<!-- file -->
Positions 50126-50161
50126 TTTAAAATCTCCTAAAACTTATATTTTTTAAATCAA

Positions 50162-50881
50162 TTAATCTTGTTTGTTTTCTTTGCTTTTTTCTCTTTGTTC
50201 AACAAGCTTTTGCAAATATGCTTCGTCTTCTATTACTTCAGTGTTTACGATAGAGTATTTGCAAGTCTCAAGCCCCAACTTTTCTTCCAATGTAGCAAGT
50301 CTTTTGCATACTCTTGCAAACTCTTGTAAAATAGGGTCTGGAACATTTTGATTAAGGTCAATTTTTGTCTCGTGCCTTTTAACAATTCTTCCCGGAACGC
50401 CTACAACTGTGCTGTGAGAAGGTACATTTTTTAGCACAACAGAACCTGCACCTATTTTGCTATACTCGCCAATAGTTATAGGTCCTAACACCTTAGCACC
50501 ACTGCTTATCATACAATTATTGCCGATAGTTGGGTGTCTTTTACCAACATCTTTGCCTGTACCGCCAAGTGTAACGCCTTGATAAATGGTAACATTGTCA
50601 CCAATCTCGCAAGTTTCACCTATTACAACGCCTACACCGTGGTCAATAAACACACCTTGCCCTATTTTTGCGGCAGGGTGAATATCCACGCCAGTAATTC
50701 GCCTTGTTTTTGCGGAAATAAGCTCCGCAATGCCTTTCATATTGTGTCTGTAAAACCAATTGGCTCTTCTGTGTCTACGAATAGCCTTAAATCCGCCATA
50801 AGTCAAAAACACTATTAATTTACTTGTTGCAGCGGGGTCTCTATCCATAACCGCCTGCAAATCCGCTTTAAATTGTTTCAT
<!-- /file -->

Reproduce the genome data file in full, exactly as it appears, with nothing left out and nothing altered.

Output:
Positions 50126-50161
50126 TTTAAAATCTCCTAAAACTTATATTTTTTAAATCAA

Positions 50162-50881
50162 TTAATCTTGTTTGTTTTCTTTGCTTTTTTCTCTTTGTTC
50201 AACAAGCTTTTGCAAATATGCTTCGTCTTCTATTACTTCAGTGTTTACGATAGAGTATTTGCAAGTCTCAAGCCCCAACTTTTCTTCCAATGTAGCAAGT
50301 CTTTTGCATACTCTTGCAAACTCTTGTAAAATAGGGTCTGGAACATTTTGATTAAGGTCAATTTTTGTCTCGTGCCTTTTAACAATTCTTCCCGGAACGC
50401 CTACAACTGTGCTGTGAGAAGGTACATTTTTTAGCACAACAGAACCTGCACCTATTTTGCTATACTCGCCAATAGTTATAGGTCCTAACACCTTAGCACC
50501 ACTGCTTATCATACAATTATTGCCGATAGTTGGGTGTCTTTTACCAACATCTTTGCCTGTACCGCCAAGTGTAACGCCTTGATAAATGGTAACATTGTCA
50601 CCAATCTCGCAAGTTTCACCTATTACAACGCCTACACCGTGGTCAATAAACACACCTTGCCCTATTTTTGCGGCAGGGTGAATATCCACGCCAGTAATTC
50701 GCCTTGTTTTTGCGGAAATAAGCTCCGCAATGCCTTTCATATTGTGTCTGTAAAACCAATTGGCTCTTCTGTGTCTACGAATAGCCTTAAATCCGCCATA
50801 AGTCAAAAACACTATTAATTTACTTGTTGCAGCGGGGTCTCTATCCATAACCGCCTGCAAATCCGCTTTAAATTGTTTCAT